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Falls prevention and managementFalls are a common problem and, as we get older, we can be more likely to fall. Whilst there are many reasons that make falls more likely as we age, there are also many different things we can do to prevent them.

What help is available?

Community staff in your local area are dedicated to working with people who have fallen or are at risk of falls. They can offer falls risk screening, support, advice, rehabilitation and specialist further referral when needed.

What can I do?

There are many things to look out for which can help to reduce the risk of falls.
Falls Assistant is a falls prevention and self management tool specifically designed and created to help prevent falls, keep people steady on their feet and stay as independent as possible. It enables older people, their carers and family members to assess their own falls risk, and then provides tailored advice that will give them a plan to reduce their future risk of falls and fractures.

Click here  for link to Falls Assistant self management tool.

Age Scotland has worked with NHS Health Scotland and the National Osteoporosis Society to produce "Up and About: Taking positive steps to avoid trips and falls". It includes information and helpful advice to those most at risk of trips and falls.

Read or download Up and About: Taking positive steps to avoid trips and falls


Exercise is one of the most effective ways to maintain independence and ensure we stay steady on our feet. Anything that challenges our balance and improves muscle strength, particularly in our legs, can help to reduce falls. There are many different exercise activities such as Tai-Chi and dancing, and ordinary day-to-day activities like walking, gardening, housework which are beneficial. You could also consider attending strength and balance classes in your local area (these are sometimes called Otago classes).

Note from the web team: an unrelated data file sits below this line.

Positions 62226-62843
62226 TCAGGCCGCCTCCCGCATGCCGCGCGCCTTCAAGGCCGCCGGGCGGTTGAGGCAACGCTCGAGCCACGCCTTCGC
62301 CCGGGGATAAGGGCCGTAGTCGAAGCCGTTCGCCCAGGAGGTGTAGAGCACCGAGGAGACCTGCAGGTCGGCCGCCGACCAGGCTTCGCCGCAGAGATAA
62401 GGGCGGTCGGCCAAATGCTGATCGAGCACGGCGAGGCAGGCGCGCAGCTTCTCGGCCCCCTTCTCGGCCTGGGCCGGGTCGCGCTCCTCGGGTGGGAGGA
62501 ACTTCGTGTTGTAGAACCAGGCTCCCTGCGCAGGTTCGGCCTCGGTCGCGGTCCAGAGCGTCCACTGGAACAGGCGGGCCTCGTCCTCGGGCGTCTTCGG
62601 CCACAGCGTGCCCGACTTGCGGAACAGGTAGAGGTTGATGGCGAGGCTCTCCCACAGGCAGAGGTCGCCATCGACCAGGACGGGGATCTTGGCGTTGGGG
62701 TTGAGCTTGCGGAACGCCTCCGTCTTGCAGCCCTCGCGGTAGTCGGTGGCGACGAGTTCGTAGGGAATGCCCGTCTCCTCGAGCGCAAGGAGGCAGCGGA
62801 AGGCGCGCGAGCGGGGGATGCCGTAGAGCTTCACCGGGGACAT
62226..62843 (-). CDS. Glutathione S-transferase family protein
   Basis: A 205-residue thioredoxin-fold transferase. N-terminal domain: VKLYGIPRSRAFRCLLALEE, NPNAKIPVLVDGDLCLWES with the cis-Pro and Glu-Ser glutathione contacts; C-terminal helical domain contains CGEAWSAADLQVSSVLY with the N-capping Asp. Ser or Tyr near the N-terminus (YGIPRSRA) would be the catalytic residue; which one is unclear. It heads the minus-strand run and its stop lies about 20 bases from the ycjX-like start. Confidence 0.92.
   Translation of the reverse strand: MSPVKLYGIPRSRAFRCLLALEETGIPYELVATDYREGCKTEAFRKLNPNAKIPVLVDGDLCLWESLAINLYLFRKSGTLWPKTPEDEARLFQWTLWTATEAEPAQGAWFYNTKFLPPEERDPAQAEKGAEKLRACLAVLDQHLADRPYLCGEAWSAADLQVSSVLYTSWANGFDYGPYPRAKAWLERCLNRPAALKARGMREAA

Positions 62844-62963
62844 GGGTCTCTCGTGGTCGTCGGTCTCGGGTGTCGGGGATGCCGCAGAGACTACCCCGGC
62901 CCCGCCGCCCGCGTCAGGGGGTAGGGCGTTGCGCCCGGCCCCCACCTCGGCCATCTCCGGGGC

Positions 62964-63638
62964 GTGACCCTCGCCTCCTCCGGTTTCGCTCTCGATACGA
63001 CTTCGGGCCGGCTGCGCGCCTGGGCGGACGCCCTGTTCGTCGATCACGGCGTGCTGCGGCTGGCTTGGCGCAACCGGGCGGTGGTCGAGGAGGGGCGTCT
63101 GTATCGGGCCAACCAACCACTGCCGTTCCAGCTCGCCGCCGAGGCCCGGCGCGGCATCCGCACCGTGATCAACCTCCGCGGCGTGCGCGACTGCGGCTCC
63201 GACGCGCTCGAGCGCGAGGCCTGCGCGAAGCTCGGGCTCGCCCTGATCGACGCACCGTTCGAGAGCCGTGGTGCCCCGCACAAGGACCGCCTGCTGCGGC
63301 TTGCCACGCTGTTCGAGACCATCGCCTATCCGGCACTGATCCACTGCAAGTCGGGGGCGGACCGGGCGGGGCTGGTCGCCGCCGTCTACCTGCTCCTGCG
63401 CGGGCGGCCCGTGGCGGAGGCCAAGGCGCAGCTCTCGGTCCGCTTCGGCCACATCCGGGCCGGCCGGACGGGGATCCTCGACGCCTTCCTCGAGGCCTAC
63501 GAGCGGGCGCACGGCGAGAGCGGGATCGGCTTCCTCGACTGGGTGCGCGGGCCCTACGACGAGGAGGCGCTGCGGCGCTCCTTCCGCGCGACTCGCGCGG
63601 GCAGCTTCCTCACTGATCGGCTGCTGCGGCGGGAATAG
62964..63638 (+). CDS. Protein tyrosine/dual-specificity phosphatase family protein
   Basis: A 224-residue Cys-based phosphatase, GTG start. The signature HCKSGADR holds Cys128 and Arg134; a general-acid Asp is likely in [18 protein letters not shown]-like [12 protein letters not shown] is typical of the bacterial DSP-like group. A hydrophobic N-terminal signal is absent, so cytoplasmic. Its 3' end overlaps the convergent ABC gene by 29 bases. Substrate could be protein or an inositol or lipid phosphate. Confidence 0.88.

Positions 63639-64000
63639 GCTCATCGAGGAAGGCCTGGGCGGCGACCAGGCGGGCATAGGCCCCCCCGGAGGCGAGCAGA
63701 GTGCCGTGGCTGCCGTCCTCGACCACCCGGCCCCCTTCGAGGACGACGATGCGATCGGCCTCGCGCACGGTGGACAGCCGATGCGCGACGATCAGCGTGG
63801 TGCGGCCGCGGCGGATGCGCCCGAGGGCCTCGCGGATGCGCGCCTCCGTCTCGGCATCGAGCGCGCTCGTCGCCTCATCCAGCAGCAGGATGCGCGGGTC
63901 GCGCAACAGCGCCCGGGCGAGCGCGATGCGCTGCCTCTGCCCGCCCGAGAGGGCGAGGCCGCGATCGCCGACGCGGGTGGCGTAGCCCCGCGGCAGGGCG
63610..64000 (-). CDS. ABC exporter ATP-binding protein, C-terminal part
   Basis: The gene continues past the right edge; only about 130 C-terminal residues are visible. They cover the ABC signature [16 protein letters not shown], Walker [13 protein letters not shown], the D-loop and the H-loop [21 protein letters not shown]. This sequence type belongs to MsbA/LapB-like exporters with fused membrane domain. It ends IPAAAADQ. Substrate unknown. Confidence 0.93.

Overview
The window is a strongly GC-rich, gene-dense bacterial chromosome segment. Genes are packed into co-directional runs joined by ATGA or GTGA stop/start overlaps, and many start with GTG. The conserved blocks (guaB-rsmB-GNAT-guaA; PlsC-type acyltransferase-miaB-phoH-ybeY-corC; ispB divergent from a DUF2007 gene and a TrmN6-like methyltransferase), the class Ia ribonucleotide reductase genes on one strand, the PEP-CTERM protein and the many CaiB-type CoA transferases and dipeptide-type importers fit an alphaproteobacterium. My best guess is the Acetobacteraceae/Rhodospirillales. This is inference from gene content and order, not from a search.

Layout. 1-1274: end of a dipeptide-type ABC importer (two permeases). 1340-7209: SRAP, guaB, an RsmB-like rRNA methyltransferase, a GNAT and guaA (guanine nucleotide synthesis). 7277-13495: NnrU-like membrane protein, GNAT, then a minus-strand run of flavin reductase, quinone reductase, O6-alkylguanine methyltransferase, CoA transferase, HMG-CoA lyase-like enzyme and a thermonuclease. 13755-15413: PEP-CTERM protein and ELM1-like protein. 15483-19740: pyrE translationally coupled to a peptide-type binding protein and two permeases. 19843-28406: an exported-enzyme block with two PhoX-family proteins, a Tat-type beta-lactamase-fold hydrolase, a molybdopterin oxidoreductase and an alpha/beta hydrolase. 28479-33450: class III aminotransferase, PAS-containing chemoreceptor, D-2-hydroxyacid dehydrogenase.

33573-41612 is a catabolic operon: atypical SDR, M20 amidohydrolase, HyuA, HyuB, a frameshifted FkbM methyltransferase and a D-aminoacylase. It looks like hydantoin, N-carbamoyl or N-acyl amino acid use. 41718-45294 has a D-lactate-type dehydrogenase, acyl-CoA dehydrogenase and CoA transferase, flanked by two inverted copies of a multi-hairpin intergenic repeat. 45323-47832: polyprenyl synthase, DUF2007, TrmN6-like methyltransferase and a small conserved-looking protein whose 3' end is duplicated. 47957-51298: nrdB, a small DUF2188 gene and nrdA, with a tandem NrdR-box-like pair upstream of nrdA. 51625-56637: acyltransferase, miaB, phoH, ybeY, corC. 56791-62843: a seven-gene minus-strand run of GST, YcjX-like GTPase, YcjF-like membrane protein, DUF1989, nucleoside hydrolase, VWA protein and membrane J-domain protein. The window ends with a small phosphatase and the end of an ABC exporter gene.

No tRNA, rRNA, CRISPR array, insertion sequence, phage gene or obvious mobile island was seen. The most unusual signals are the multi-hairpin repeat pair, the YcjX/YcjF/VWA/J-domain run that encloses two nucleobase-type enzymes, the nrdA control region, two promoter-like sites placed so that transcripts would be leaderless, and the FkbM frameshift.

You can also try out some exercises at home using this exercise book, 'Strength and balance exercises for healthy ageing', from Age Scotland partner Age UK:

Download Strength and balance exercises for healthy ageing (PDF 699KB)

Having your eyes checked regularly

This will help to identify any difficulties you may be having with your glasses prescription or other vision problems that may be affecting your balance and co-ordination.

Looking after your feet

Wearing well fitted shoes and slippers can help you to move around safely and comfortably and reduce your risk of falls. Report any problems with your feet to your GP or practice nurse.

Managing your medicines

Certain medicines can make you feel faint or affect your balance. Let your GP know if you ever feel like this after taking medicine or if you are taking several medicines, in case you no longer need them or the dose needs to be changed.

Look after your bones

Keeping active, and eating a well balanced diet that includes plenty of calcium can help keep your bones healthy. Vitamin D is also important.

Check your home for hazards

There are many simple things that can be done to reduce your risk of trips and falls at home e.g. be aware of hazards including poor lighting, loose rugs, trailing cables.


Additional information:

Click here for NHS Highland Falls Prevention and Management Pathway for Older People

Click here for Community Multifactorial Falls Screening form 


Click here for link to Remote and Rural Healthcare Educational Alliance Preventing Falls educational resource

  • NHS Inform Falls information
    Provides a co-ordinated, single source of quality assured health and care information for the people of Scotland, including information about local services
  • Age Scotland
    provides information and services at a national and local level to enable and support older people when they need it
  • HighLife Highland
    including You Time programme, providing a range of activities which brings together leisure centres, libraries and archives, encouraging people to get involved, to get active and keep active
  • Care and Repair Scotland
    offers advice and assistance to help elderly and disabled homeowners repair, improve or adapt their homes to allow them to live safely in their community
  • Handyperson Service
    service for people 65 or over, or of any age who have a disability and require help with small jobs around the house